2124 GMT (2:24 p.m. PDT)

The launch countdown has begun for this evening's liftoff of the Minotaur rocket and STP-R1 mission from California's central coast. The launch team is proceeding through the countdown checklist to ready systems and the vehicle for blastoff, which remains scheduled to occur five hours from now.

When the sun goes down at California's Vandenberg Air Force Base tonight, an obscure little satellite will blast off to begin its year-long mission for the U.S. military's research and development agency.
The Space Test Program-R1 project's Streak satellite carries a classified price tag and limited details about its underlying purpose. But the launch should be widely visible throughout central and southern California, perhaps as far inland as Arizona and Nevada, if weather conditions permit, when the Minotaur rocket roars into space to deploy its cargo.
Liftoff from the Space Launch Complex 8 pad located on Vandenberg's southern edge will occur during a window extending from 7:24 to 7:40 p.m. PDT (10:24-10:40 p.m. EDT; 0224-0240 GMT). The period opens nearly a half-hour after sunset.
Ascending skyward along a southerly trajectory over the Pacific, the slender white rocket has the potential to produce a spectacular "twilight phenomenon" display of green, blue, white and rose colors in expanding, twisting clouds. The cause: unburned fuel particles and water drops in the rocket's contrail freeze in the less dense upper atmosphere and get reflected by sunlight at high altitudes during launches timed just before sunrise or shortly after sunset.
The Orbital Sciences-managed Minotaur rocket is formed by using decommissioned first and second stages from a Minuteman 2 ICBM missile and solid-propellant motors from the commercial Pegasus rocket program for its third and fourth stages. The vehicle is designed to provide the U.S. government with reliable access to space for small satellites.
This will be the second Minotaur launch of the year and fourth since 2000. All have been successful so far.

Air Force launch officials say it will take about nine minutes for the Minotaur to haul the STP-R1 mission to the desired orbit tonight. The satellite, dubbed Streak by its operator, will test technologies for the Defense Advanced Research Projects Agency.

"Streak is a technology demonstrator whose objective is to demonstrate rapid response, short mission life, low Earth orbit space technologies and gather information about the low Earth orbit environment," a DARPA spokesperson said.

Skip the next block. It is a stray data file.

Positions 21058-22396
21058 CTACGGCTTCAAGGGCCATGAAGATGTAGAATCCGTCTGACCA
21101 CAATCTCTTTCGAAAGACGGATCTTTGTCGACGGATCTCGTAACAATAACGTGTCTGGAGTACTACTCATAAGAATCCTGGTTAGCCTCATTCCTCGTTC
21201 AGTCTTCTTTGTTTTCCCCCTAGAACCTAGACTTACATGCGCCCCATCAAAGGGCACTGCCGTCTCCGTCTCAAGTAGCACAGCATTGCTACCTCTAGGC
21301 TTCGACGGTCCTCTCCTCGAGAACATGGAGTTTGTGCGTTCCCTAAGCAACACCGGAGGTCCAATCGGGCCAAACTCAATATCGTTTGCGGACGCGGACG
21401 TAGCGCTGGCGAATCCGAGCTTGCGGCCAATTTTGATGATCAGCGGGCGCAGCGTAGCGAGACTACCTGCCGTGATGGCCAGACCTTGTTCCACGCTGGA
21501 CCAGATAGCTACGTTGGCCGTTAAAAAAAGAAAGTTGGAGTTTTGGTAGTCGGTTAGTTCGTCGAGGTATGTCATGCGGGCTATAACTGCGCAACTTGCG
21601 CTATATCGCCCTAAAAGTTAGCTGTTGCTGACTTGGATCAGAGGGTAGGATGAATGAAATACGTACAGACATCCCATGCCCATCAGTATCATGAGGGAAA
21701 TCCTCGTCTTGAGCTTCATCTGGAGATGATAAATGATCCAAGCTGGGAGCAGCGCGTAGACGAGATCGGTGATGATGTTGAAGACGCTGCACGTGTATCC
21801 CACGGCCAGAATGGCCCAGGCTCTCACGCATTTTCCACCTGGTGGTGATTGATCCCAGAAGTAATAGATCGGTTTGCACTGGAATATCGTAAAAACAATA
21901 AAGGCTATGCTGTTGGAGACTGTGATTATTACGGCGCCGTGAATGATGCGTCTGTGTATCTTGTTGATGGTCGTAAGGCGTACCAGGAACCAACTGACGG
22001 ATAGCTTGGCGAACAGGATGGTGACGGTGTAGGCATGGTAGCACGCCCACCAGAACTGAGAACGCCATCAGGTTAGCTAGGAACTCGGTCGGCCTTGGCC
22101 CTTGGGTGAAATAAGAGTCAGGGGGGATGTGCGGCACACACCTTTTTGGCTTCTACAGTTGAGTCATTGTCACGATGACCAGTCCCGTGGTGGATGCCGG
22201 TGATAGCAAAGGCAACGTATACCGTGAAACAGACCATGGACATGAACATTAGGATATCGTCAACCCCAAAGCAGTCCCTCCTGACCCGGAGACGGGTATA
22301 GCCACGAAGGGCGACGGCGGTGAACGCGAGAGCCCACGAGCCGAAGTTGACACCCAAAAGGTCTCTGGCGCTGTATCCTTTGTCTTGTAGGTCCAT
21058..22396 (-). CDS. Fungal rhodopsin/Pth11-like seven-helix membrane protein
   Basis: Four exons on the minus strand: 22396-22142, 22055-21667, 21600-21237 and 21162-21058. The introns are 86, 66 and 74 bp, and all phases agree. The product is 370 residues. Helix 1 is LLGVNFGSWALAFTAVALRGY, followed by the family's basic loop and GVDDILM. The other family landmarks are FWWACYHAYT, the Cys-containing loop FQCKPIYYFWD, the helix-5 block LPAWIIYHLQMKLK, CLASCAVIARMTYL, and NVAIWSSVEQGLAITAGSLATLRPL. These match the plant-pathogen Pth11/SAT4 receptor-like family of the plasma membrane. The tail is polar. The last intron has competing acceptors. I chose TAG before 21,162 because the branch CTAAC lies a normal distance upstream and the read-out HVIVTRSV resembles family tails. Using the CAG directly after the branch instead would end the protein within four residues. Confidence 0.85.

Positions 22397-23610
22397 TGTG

Information released by DARPA indicates Streak is fitted with two instruments -- an ion gauge and an atomic oxygen sensor.

"The vehicle will characterize the orbital regime, demonstrate operational feasibility from a command and control standpoint and also from a platform perspective for future DoD missions," the spokesperson added.

General Dynamics C4 Systems/Spectrum Astro Space Systems built the craft in Gilbert, Arizona.

DARPA is the Defense Department organization whose mission is "to maintain the technological superiority of the U.S. military and prevent technological surprise from harming our national security by sponsoring revolutionary, high-payoff research that bridges the gap between fundamental discoveries and their military use."

Tonight's weather forecast predicts an 80 percent chance of acceptable conditions for launch. Thick clouds are the only concern for violating the launch rules.

"A weak high pressure ridge moves east Thursday afternoon, while a shallow marine layer comes ashore. An upper level trough drops into the area with altocumulus and thick cirrus over Vandenberg, while low ceilings and dense fog obscure visibility," the launch weather officer reported Wednesday.

The "marine layer" of low stratus clouds will cover the entire sky over the launch pad between 400 and 1,200 feet. Mid- and high-level clouds are expected at 15,000 and 23,000 feet. Forecasters also predict fog to reduce visibility to one mile, with a temperature between 64 and 69 degrees, ground winds of 13-to-18 knots from the northwest and maximum high-altitude winds of 44 knots near 40,000 feet.

Should the launch be delayed to Friday evening for some reason, the outlook calls for a 100 percent probability of acceptable liftoff conditions. But the viewing situation at Vandenberg is likely to remain foggy.

"An upper level low and associated trough moves into the Pacific northwest. The marine layer returns, thickening and lifting as the trough moves closer and destabilizes the atmosphere. Visibility improves to 3 miles. The gradient between the exiting ridge and this trough tightens with surface winds out of the northwest at 15 - 20 knots. Upper level winds remain northwesterly."